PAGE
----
Pretty interesting, isn’t it? Who would have thought German energy policies would yield this? Well, this an intriguing idea to say the least, but it’s hardly the only evidence renewables have nowhere to go without natural gas to address the intermittency and dispatchability problem. We’ve pointed it out numerous times here at this blog.

Our friend Aaron Price also has some poetic thoughts on the subject:

Beware the Cost

Beware the cost of doing nothing
In the name of doing right.
Beware the cost of real change
To those who must pay the price.

In the name of Green Energy,
Who will get Green’s bills?
In Green Energy’s name,
Who will pay for what
Green will build?

Often we ask ourselves,
“What on earth, about the Earth,
Can we do?”
“What can we expect from others
In the way of help,
And what do others expect
Of us, too?”

What is the best approach
To going Green?
To build a bridge, as we are,
And also build wind,
And the harder parts of
Green to take slow;

It is not to rush forward to
Failure, and fail Green,
And lose sight of our true goal:
To create a better Earth
For everything on the Earth
With Green Energy.

“Truth and falsehhood have
Nothing in common.
Look carefully to see what
Each one brings.
Beware the day of reckoning
For those who think
The Earth is not a victim,
But a thing.”

It’s not wrong to subsidize
The future;
It’s what got us here in
The first place.
But it is wrong to act as if
Something is ready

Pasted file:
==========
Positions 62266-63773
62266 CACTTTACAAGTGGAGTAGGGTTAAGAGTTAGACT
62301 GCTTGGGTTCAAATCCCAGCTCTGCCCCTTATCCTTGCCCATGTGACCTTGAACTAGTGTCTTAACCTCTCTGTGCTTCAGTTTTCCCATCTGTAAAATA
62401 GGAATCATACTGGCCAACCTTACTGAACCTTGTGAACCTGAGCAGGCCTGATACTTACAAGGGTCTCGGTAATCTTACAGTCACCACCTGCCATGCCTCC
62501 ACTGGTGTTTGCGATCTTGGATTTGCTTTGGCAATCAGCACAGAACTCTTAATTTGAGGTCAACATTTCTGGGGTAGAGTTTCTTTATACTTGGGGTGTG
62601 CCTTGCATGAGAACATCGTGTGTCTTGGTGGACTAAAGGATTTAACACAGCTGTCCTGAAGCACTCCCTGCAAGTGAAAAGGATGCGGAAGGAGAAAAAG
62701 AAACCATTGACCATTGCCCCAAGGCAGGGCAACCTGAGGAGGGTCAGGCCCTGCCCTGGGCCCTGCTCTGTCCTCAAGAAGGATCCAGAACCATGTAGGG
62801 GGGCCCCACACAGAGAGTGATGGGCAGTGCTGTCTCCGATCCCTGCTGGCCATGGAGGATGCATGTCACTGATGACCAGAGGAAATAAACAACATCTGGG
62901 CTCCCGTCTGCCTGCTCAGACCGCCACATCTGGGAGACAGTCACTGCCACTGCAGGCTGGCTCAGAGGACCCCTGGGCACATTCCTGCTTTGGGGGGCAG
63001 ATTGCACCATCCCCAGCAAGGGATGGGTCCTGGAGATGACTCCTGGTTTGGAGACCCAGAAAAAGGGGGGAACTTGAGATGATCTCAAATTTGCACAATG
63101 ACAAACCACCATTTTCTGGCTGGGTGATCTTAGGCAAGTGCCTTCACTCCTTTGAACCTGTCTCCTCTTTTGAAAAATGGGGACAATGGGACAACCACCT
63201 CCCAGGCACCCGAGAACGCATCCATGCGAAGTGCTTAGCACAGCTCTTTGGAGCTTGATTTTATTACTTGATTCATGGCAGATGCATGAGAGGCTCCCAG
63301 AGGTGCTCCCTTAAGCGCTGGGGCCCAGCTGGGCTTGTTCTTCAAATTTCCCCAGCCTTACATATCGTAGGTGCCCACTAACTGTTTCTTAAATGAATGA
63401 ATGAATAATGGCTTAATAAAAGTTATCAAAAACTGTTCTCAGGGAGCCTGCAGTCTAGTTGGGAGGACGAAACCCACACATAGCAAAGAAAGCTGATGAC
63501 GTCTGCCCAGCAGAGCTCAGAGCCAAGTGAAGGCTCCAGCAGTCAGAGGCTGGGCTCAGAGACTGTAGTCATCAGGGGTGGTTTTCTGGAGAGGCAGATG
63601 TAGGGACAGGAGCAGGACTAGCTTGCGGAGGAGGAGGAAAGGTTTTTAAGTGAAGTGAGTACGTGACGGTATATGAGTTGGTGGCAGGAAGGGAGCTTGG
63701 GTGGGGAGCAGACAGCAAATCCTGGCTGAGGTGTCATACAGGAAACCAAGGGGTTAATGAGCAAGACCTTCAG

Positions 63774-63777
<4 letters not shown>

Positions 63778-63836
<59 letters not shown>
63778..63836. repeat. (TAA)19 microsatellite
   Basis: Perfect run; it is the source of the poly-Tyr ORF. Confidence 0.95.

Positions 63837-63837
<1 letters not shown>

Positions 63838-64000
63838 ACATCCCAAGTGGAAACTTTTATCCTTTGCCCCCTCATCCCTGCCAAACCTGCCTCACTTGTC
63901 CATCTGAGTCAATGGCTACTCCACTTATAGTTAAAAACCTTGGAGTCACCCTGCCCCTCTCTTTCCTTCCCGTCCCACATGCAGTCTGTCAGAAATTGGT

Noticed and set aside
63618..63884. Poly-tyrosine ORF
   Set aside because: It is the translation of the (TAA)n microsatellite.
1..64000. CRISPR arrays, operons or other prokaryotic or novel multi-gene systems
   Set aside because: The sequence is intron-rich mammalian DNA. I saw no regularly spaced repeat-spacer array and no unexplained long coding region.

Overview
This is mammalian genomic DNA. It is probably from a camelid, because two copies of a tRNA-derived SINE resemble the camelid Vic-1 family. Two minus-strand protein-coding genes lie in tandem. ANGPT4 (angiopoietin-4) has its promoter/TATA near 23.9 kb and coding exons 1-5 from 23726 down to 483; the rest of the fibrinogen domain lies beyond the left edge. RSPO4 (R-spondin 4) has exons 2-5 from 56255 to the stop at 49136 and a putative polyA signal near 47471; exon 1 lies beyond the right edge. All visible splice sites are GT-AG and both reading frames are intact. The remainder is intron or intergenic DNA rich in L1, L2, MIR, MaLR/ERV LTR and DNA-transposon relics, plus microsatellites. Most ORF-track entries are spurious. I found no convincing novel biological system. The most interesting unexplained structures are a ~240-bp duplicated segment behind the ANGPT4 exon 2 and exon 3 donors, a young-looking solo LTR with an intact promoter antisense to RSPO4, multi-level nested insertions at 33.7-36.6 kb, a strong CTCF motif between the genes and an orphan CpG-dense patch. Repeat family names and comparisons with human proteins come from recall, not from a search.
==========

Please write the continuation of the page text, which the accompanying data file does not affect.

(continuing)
When it is not.

There is a better future
In the future,
But for the world to be Green,
Part of the Green Energy
That will power the world
Must come from natural gas.

If you don’t like “Green”-
And not everyone does-
Just say to yourself:
Like a married couple,
Natural Gas is Green’s
Better half.

Yes, natural gas is, indeed, green’s better half or, as Johnny Green puts it, “renewables aren’t doable without fossil fuelables.”
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1 thought on “German Energy Reality Shows Natural Gas is Green Energy’s Better Half

  1. A fracking ban surely ranks as one of the most irresponsible promises of the campaign so far, and it would be a terrible idea even if the situation in the Middle East had not just reminded us of fracking’s strategic benefits.

    Shutting down all existing fracked wells would mean eliminating the source of 40 percent of all U.S. primary energy, according to J.P. Morgan Asset Management. This is probably why even Sanders has acknowledged that his ban wouldn’t take effect “overnight.”

    A phaseout, or a ban only on new fracking, might wreak less economic havoc, but it would still set back efforts to reduce greenhouse gasses
    Washington Post article sept,2019